Deadlines can be a problem no matter what it is you're doing. Deadlines that involve filling out government forms that affect your wallet are considered the main problem as April 15th approaches. You don't have to be worried, however, if you learn to prepare yourself for this annual duty. Good record keeping, orderly receipts, the right financial strategies and leaving yourself plenty of preparation time are the key ingredients of a stress-free tax season.
The following "10 Tips For Surviving Tax Time" will play out in different orders for different people, so read the list through a few times and renumber the entries to reflect your own priorities. If you do not know what your priorities are, or have any general confusion about tax preparation, then you should not be doing the return yourself. Get some professional help (no, not a shrink - an accountant or tax preparer) but make sure you listen up and pay attention, as you really do need to understand how taxes, and planning for their payment, are an important part of your financial life.
1. Timing is everything
One of the most common things to do at the end of a tax year is time some income and deductions. If you didn't think of it in time this year, plan to delay some of your income next time around to save on the tax bite. You can take deductions for professional dues, job-search expenses and other things by paying them ahead of time to get the tax benefit.
2. Check out the AMT
The AMT (Alternative Minimum Tax) is a 1970's creation originally designed to capture some taxes from high-income filers who could claim multiple exemptions and credits. The Congressional Budget Office calculates that almost 20% of taxpayers could fall under the AMT guidelines within a few years. If you do what's called a "full tax projection" you will know whether to increase deductions, reduce them or pursue some other strategy.
3. Retire some funds
A conventional Individual Retirement Account (IRA) will defer the tax bite as the investments grow, but the Roth version is tax-free. In an almost generous move, the IRS will allow you until April 15th to open one and fund it with a contribution for the tax year just ended. If you also have a workplace 401K plan, you should definitely plan on "maxing out" your contribution to it.
4. Like attracts like, green gets green
The government is rewarding efforts to "go green" and will reward you for making your home increasingly energy efficient over the next two years. You can qualify for as much as $500 in tax credits. If you build a new home that costs you 50 percent less to cool and heat than the average home (per government figures, of course), you can earn as much as $2,000 in tax credits by finishing construction by August 8, 2005.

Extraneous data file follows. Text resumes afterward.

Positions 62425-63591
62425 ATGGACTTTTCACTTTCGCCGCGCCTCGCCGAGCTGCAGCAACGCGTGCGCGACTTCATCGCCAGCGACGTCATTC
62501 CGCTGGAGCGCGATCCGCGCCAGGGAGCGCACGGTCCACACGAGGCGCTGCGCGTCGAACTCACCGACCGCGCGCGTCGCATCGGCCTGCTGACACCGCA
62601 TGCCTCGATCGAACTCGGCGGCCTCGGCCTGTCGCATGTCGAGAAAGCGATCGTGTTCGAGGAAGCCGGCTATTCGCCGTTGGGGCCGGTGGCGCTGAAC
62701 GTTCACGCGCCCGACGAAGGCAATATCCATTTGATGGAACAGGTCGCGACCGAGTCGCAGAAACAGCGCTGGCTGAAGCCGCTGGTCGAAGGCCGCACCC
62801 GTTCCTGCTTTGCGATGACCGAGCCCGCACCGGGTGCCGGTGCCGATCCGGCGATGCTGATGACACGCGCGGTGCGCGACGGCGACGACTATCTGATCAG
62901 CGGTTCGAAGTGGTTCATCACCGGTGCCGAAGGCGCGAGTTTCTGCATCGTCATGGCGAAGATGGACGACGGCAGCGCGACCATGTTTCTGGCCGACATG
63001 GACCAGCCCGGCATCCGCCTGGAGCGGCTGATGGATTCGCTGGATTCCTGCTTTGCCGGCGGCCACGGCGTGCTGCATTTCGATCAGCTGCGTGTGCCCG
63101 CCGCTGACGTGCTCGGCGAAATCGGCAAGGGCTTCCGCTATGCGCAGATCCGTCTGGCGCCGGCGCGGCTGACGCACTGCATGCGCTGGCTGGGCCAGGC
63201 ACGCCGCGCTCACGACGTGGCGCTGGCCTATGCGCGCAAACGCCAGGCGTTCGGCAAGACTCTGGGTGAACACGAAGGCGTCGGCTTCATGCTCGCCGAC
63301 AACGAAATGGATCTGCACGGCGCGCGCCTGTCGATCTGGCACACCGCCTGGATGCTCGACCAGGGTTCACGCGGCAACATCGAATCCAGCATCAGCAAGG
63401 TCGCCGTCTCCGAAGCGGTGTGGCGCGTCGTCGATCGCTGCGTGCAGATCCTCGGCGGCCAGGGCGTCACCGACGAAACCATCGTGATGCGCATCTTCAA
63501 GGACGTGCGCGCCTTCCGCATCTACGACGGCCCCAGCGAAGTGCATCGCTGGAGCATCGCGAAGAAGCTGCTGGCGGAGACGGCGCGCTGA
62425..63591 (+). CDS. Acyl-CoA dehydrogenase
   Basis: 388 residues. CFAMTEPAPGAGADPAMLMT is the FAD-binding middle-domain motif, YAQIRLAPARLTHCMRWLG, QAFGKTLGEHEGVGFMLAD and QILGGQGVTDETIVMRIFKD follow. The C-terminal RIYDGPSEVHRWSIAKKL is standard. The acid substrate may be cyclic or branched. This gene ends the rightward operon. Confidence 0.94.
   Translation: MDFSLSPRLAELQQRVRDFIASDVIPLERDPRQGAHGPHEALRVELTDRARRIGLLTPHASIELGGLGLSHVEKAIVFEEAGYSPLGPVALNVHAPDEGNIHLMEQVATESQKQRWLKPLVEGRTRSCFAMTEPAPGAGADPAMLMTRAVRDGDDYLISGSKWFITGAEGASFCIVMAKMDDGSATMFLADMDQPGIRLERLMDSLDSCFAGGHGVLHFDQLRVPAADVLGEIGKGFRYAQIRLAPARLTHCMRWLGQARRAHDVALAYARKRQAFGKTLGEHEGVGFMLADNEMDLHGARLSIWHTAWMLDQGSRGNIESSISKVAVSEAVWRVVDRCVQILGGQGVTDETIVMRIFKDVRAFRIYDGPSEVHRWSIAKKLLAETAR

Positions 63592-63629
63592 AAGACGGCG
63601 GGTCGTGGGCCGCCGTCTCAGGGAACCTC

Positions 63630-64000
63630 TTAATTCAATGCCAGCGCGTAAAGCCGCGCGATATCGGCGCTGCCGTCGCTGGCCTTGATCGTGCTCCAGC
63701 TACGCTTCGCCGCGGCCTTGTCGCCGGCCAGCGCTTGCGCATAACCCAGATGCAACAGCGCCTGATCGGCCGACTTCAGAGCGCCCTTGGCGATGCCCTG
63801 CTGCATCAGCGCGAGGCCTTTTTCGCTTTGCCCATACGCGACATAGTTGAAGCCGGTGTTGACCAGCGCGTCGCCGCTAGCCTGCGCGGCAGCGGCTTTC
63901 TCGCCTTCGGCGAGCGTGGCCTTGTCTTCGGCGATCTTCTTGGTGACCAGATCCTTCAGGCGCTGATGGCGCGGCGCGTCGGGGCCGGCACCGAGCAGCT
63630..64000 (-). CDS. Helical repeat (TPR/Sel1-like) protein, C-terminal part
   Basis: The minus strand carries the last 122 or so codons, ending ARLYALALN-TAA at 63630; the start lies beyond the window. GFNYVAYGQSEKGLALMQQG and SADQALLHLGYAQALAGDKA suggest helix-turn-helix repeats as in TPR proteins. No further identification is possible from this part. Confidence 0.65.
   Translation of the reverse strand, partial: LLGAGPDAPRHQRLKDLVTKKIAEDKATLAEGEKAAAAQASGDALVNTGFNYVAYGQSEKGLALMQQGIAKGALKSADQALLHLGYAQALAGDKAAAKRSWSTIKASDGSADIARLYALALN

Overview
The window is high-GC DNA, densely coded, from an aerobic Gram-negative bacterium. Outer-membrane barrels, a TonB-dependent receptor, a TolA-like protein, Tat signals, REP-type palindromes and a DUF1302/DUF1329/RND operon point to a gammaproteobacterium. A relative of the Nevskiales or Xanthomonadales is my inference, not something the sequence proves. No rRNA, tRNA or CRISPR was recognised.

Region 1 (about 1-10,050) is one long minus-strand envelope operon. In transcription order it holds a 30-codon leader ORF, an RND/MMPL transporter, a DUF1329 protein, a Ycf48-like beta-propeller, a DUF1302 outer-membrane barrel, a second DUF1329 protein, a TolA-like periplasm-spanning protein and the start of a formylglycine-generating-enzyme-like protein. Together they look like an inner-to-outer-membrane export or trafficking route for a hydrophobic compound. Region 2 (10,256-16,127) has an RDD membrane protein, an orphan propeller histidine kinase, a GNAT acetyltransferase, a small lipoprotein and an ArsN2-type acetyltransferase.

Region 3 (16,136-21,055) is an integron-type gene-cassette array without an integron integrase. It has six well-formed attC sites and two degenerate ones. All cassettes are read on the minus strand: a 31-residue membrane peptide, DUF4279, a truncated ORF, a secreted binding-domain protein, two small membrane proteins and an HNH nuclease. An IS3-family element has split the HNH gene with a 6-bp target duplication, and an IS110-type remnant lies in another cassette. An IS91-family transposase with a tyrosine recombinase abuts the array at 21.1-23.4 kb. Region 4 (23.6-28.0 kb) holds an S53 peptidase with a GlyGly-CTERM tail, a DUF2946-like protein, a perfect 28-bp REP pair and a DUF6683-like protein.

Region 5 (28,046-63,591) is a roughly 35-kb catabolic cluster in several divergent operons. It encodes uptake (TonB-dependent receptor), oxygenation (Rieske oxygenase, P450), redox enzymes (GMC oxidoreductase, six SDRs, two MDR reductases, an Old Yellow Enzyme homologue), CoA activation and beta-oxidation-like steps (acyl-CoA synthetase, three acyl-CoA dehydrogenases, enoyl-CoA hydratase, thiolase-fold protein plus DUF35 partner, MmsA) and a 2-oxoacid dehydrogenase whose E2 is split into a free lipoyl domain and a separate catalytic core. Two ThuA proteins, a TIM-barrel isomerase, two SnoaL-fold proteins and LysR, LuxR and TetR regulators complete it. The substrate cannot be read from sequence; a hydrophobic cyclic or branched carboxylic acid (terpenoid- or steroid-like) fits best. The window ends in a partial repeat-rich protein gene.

5. Reduce capital gains
A long, hard and honest look at your investments may reveal some losing propositions that you could sell to reduce your capital gains tax. Losses are combined with gains, of course, but are deductible against income to the tune of $3000.
6. Delay the gratification
When you know there's a year-end bonus coming, try to arrange for your employer to pay it in January. (Again, if you didn't know this strategy this time around, make a note for next time around.) If the check has been cut and has "2008" on the date line, you cannot take advantage of this deferral simply by depositing it now. You have to have the right number on the line, and it's too late for "2009."
7. Marriage can help
You are considered married for the year even if you get married on the last day of 2008, even at five to midnight. Before you make this move, which of course should never be done simply for tax reasons, you will need to crunch the numbers, consider your new mate's earnings (or lack of them) and make a few projections of tax liability (or refunds). Marital status is a factor in a great many tax tables and IRS formulas.
8. Give to get
Cash gifts can be deducted in full, and property can be allocated the "fair market value." If you make donations of costly items, you should always get at least one professional appraisal so that everyone is covered - the recipient, the IRS and you.
9. Pay deductible expenses early
Pay your state taxes or property taxes early so that you can "accelerate" the federal deductions, and consider writing an extra mortgage check so you can deduct the interest. You should also think about getting any planned dental work or surgery done before the end of a tax year. Once again, if you are reading this tip too late to take advantage of it this time, make a note for later this year and don't miss out.
10. Give it to the kids
A gift of up to $12,000 does not have to be reported, but the check to the kids (or other relatives) has to clear before December 31st.
If you find yourself saying, "Now you tell me!" to some of these tips, you should copy, print or save this article (and others like it) and pull it out again every few months. You will have to join the growing legion of "tax planners" if you want to make the best of your annual tax ritual. You may be able to reduce or even eliminate taxes with the right kind of strategies. When your list is up to, say, 50 tips or so, you may even start feeling better about the whole process!
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